Friday, July 1, 2011

Joshua Tree Rock Climbing

This might be sad but I didn't know what an actual Joshua Tree was until I went and visited the Joshua Tree National Park.  I knew of the park, but didn't know what the actual tree looked like. The park is named for the Joshua tree (Yucca brevifolia) which is native to the land. It is a tall-growing variety of the yucca genus that grows prevalently within its boundaries. The name Joshua Tree was reportedly given by a band of Mormons who crossed the Mojave Desert in the mid-19th century, the tree's unique shape reminding them of a Biblical story in which Joshua reaches his hands up to the sky.

The national park encompasses nearly 800,000 acres (an area slightly larger than the state of Rhode Island) of the Mojave and Colorado Deserts, conserving two separate desert ecosystems at different altitudes. The profile of the Joshua Tree National Park (then a National Monument) was raised significantly in 1987 with the release of the best-selling U2 album The Joshua Tree, the cover of which featured evocative black-and-white photography of the Park's landscape and distinctive trees.  The area enclosed by the park was declared a National Monument in 1936, a Biosphere Reserve in 1984 and finally a National Park in 1994.

The park is popular with rock climbers and was originally a winter practice area while Yosemite Valley and other parts of the Sierra Nevada were snowbound, but later became an area of interest in its own right. There are thousands of named climbing routes, at all levels of difficulty. The routes are typically short, the rocks being rarely more than 230 ft (70 m) in height, but access is usually a short, easy walk through the desert, and it is possible to do a number of interesting climbs in a single day. The rocks are all composed of quarts monzonite, a very rough type of granite made even more so as there is no snow or ice to polish it as in places like Yosemite.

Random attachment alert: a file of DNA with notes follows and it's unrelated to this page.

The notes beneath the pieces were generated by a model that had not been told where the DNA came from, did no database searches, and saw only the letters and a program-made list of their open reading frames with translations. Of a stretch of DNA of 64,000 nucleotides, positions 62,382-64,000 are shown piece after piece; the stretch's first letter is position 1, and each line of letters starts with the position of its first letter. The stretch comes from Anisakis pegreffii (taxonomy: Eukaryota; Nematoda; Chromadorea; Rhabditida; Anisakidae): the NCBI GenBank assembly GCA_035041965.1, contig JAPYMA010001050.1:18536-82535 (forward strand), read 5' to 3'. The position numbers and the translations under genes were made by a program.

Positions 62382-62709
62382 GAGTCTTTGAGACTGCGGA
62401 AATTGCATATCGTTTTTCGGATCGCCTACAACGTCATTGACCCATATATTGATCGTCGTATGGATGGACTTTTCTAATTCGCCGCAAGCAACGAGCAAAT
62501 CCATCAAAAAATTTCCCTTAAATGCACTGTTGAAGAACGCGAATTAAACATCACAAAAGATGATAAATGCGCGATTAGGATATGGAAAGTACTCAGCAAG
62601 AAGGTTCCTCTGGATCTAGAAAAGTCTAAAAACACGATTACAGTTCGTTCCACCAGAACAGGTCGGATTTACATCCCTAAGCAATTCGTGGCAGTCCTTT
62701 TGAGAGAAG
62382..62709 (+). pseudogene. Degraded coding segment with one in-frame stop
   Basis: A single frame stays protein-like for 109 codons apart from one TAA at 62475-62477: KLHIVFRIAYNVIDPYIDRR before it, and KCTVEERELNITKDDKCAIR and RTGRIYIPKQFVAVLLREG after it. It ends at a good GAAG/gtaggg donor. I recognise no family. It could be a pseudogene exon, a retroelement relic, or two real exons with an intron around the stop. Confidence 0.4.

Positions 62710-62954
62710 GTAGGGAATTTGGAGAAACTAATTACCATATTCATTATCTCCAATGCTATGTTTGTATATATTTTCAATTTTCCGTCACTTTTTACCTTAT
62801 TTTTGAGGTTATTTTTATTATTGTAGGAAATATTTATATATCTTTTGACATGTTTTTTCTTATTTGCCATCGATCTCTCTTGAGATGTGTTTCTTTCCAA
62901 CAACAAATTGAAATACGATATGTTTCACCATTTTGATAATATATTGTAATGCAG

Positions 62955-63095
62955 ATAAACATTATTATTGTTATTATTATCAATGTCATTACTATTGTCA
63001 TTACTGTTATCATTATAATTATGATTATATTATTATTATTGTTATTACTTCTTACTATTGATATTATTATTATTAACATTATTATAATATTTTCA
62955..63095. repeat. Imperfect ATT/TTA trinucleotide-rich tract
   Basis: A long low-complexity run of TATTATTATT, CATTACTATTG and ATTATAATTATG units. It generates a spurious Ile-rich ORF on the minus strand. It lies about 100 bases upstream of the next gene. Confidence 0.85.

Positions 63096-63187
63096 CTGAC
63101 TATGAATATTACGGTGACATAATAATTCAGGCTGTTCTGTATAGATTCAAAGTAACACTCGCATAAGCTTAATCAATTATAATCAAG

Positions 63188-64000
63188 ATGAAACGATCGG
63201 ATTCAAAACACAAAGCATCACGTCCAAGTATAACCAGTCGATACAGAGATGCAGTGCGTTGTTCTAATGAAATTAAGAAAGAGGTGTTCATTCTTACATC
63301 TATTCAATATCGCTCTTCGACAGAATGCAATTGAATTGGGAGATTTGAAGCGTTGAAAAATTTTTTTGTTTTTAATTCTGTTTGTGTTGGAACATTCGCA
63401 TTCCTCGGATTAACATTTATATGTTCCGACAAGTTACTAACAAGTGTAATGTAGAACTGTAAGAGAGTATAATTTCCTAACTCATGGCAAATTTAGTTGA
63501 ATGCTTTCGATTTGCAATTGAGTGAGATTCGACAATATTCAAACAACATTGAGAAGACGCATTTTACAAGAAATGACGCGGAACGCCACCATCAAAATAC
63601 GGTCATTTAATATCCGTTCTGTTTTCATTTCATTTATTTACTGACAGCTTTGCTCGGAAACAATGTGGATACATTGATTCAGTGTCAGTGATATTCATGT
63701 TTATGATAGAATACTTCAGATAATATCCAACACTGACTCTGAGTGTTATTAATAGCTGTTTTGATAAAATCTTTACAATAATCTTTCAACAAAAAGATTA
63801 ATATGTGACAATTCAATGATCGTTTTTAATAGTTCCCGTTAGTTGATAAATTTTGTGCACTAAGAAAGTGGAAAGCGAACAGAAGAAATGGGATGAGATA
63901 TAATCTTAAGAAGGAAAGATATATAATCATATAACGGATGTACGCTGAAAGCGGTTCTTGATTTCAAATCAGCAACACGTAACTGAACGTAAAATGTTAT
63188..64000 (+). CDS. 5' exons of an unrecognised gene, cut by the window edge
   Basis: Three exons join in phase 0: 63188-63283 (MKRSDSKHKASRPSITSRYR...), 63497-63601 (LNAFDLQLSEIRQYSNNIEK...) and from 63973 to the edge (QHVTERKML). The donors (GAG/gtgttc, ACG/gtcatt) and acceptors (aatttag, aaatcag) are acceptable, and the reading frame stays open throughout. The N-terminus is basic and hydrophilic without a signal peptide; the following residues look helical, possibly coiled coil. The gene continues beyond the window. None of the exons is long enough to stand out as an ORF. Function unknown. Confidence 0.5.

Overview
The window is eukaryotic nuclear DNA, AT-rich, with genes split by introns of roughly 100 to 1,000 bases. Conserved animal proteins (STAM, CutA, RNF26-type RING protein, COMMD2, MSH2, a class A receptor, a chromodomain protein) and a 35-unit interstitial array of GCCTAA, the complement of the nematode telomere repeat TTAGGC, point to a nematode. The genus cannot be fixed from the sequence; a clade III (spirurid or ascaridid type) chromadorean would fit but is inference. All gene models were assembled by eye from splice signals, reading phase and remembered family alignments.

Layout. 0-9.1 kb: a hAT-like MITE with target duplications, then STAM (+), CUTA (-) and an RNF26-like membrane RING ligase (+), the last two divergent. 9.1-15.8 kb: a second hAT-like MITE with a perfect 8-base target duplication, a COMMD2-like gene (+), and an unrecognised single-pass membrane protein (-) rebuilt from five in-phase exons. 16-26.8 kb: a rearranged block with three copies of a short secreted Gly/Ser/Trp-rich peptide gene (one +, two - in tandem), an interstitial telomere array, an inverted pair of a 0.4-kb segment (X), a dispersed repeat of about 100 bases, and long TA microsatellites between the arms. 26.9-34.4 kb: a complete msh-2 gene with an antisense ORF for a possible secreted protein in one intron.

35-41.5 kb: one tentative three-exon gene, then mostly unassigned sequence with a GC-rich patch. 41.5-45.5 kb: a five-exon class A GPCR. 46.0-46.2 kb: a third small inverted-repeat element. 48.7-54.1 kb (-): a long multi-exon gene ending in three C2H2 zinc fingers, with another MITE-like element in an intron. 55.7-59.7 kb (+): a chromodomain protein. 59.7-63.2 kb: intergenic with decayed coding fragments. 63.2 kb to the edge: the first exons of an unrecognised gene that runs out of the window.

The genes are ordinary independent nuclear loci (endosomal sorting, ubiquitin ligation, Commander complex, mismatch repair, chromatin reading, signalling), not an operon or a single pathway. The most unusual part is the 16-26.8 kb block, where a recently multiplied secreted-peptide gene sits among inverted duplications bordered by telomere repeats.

We were there for rock climbing through a nifty groupon deal!  We originally wanted to go the night before and camp but I couldn't muster the energy on that Saturday to get out there (due to a festive evening), so we woke up early Sunday morning to make the drive from Long Beach.  It took around 3 hours and we had to meet our guide at 9am.  When we booked our excursion we were warned many times by the guide company that Joshua Tree would be fairly warm that time of year (1st weekend in June) and they didn't advise climbing there that time of year (they preferred Mammoth), however we were set on seeing JT.  We arrived and met our guide at 9 and he was excited to show us round.  The groupon is such a good deal because it was just the two of us and the guide so were got his full attention.  Our guide was a little bit older and informed us that he has been climbing for over 30 years which made us feel fairly safe.  We geared up and set up base camp on a ledge not too far above ground.  He gave us the safety talk, went and anchored the rope and we were on our way!  We did a preliminary climb then he started reviewing techniques with us.  After, we used some of the techniques to tackle a harder climb.  The guide was very helpful in giving hints for holds or how to maneuver the mountain.  We could tell he'd done this path many many times.  In total we climbed 5 paths each. My knees got a big scraped up but I got to the top of each of them.  After the 5th, I was tired, in a bit of pain, and done for the day.  It actually took us the whole 4 hours, and it was getting a bit warmer.

It's easy to get a passion for climbing.  It's incredibly liberating and empowering.  Not to mention the amazing workout you get while doing it.  Having a place like Joshua Tree so close is a gift for climbers.  If you get the chance, try rock climbing while in SoCal, its an experience like none other.

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